The latest CTE news

I read with dismay the latest news that chronic traumatic encephalopathy (CTE) has been identified in a young man who played mostly amateur soccer. Patrick Grange played soccer throughout his childhood and in college and even in semi-pro leagues. He developed amyotrophic lateral sclerosis (ALS) in his mid-20s and died at age 29. His brain was studied and the pathology reported is a grade 2 case (out of a 4-point scale) of CTE. Here I want to make two points. First, this news further deepens parents’ and young people’s dilemmas regarding sports. The most commonly played organized sport among youth in the world, even in the latecomer U.S., is soccer (or football in the parlance of the world outside of the U.S.). Much was made of Patrick Grange’s penchant for head-butting the ball. However, it is not clear at all that Mr Grange’s CTE was a result of his head-butting proclivities. His parents report that he suffered from at least 3 serious concussions. Regardless of which injuries were in the straw-pile that broke the camel’s back, I think that most parents recognize that soccer can be a dangerous sport. Weighing the positive physical and social benefits of team sports against the potential for future disability is a personal judgment call. The influence of future harm upon the final decision is greatly impacted by discounting as discussed in a previous post. The second point to be made here is the connection between […]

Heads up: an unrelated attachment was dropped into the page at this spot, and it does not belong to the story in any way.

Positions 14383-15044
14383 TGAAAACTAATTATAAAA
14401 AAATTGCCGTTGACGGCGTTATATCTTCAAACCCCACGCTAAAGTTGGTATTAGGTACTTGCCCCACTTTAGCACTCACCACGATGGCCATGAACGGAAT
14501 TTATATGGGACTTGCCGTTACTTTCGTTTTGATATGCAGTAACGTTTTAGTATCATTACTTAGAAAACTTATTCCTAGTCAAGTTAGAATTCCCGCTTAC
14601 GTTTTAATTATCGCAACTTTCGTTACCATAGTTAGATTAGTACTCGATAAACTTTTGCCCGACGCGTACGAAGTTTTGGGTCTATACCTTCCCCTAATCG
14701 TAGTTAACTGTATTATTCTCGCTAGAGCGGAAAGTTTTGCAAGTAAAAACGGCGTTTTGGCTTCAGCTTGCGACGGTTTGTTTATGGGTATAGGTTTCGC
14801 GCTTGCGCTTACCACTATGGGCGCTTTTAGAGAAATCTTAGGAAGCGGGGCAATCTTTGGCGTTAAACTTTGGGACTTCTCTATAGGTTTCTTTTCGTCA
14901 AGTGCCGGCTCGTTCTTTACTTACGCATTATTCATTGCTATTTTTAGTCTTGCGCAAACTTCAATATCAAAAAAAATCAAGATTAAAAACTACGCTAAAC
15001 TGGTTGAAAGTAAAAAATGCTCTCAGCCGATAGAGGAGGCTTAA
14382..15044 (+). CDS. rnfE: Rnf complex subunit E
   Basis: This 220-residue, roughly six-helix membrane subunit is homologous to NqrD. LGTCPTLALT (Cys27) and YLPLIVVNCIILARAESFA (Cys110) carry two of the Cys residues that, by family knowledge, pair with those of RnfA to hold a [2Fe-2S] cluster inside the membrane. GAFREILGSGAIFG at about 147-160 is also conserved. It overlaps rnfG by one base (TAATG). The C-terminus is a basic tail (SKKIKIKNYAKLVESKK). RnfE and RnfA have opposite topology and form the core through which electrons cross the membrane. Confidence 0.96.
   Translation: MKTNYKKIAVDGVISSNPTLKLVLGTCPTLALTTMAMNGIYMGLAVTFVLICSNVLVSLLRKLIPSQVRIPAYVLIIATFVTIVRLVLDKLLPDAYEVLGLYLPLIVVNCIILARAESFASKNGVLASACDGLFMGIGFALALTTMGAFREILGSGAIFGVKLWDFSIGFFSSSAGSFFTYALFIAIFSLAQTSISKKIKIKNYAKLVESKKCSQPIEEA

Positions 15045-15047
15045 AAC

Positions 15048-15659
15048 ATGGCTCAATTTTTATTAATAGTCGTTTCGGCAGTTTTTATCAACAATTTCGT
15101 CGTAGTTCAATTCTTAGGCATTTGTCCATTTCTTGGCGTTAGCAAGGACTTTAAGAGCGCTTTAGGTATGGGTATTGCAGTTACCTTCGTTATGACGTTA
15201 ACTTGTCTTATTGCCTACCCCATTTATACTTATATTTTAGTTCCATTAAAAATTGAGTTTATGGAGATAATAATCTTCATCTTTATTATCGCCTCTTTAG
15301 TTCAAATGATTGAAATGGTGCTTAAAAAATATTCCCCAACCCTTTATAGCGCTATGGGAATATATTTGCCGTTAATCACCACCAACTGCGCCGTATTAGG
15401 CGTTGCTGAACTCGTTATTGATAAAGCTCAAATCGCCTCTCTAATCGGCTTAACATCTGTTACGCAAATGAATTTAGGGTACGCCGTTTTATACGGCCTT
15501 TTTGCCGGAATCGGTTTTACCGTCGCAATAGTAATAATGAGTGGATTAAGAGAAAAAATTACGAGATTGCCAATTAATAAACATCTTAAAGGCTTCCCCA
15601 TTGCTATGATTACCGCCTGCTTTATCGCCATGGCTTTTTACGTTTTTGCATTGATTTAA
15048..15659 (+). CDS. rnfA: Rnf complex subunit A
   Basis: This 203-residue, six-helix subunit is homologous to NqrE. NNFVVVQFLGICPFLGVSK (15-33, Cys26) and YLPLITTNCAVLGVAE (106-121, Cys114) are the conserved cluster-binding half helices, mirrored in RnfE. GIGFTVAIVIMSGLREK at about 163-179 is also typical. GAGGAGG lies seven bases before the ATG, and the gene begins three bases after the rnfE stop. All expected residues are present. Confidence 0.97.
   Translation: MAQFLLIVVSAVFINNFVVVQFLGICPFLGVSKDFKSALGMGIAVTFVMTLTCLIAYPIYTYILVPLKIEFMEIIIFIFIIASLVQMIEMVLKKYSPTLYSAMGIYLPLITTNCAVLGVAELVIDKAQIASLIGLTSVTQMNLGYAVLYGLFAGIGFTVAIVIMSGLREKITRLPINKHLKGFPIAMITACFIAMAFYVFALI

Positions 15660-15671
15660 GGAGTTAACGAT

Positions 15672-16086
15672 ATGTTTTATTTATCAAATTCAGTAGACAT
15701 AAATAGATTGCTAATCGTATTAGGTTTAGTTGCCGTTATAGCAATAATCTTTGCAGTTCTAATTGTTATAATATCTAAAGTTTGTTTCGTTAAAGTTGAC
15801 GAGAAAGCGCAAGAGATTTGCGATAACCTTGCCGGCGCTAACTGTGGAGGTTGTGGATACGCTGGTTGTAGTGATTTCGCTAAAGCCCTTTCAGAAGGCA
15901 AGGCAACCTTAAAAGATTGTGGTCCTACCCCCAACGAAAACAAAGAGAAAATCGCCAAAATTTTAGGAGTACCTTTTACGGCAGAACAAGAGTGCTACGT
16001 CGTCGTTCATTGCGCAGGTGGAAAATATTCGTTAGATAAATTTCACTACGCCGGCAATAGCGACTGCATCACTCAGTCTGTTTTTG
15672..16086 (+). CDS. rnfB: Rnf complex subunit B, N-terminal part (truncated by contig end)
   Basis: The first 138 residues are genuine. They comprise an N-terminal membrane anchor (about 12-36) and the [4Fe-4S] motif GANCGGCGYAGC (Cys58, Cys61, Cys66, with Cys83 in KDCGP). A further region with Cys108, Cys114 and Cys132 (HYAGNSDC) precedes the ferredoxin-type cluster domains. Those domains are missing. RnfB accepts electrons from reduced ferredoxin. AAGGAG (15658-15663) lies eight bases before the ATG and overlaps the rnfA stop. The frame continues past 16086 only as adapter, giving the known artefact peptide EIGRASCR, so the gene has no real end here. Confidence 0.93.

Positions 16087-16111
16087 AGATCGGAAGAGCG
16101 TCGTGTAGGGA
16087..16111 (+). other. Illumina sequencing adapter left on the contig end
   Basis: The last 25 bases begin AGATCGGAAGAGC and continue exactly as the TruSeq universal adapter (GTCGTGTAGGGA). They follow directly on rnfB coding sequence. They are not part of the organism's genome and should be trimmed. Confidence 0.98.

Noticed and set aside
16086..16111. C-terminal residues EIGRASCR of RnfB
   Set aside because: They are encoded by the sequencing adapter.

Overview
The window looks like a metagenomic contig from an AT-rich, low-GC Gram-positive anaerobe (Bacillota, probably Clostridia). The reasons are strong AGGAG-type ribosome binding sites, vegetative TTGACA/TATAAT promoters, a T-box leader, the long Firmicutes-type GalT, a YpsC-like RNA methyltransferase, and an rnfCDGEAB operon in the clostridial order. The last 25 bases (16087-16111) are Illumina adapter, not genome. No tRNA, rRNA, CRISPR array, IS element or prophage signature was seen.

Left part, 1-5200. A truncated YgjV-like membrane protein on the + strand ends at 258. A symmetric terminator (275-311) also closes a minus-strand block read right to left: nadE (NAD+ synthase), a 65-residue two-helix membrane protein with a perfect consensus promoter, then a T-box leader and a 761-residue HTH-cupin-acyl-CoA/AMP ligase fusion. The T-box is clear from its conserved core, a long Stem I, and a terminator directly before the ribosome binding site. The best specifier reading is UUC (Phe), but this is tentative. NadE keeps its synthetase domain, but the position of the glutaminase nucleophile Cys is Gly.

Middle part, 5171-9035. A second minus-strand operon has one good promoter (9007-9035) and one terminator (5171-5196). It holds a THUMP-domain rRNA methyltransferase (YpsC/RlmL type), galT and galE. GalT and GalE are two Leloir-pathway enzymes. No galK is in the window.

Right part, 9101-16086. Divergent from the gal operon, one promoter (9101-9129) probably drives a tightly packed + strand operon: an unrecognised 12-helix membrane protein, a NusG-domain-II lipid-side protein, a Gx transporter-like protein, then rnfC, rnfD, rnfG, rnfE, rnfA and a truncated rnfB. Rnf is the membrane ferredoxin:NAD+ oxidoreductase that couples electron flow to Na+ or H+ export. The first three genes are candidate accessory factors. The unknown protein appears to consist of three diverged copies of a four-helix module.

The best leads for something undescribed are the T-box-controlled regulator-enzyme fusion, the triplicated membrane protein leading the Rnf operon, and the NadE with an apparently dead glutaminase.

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Why is looking at blue-footed boobies on a rocky boat easier than carrying a cup of tea?

As I carried my cup of tea from the kitchen to the living room this morning, I once again thought about the wonders of the vestibular system, wonders which I feared may have been lost in the length and detail of my previous post. So here goes, a quick and bottom-line account. If I could keep my hand as steady as I can keep my gaze I could run with that cup of tea and not spill a drop. There is only one part of the body that gets the royal treatment. Lots of brain power is devoted to fixing (in the sense of keeping steady) gaze in space. We care very much about our hands and mouth but we can’t keep them steady. The one steady point that we have is gaze. Pretty cool, don’t you think? A steady gaze is such a given in everyday life that we will always notice and be extremely bothered when something goes wrong with our vestibuloocular reflex or VOR (a brainstem reflex that moves our eyes to oppose head movements; see last post). Without an operational VOR, the world does not stay steady, we become nauseated and as you may imagine, unhappy enough to seek medical help. And to return to the topic of blue-footed boobies, here is a picture of a particularly fetching one:

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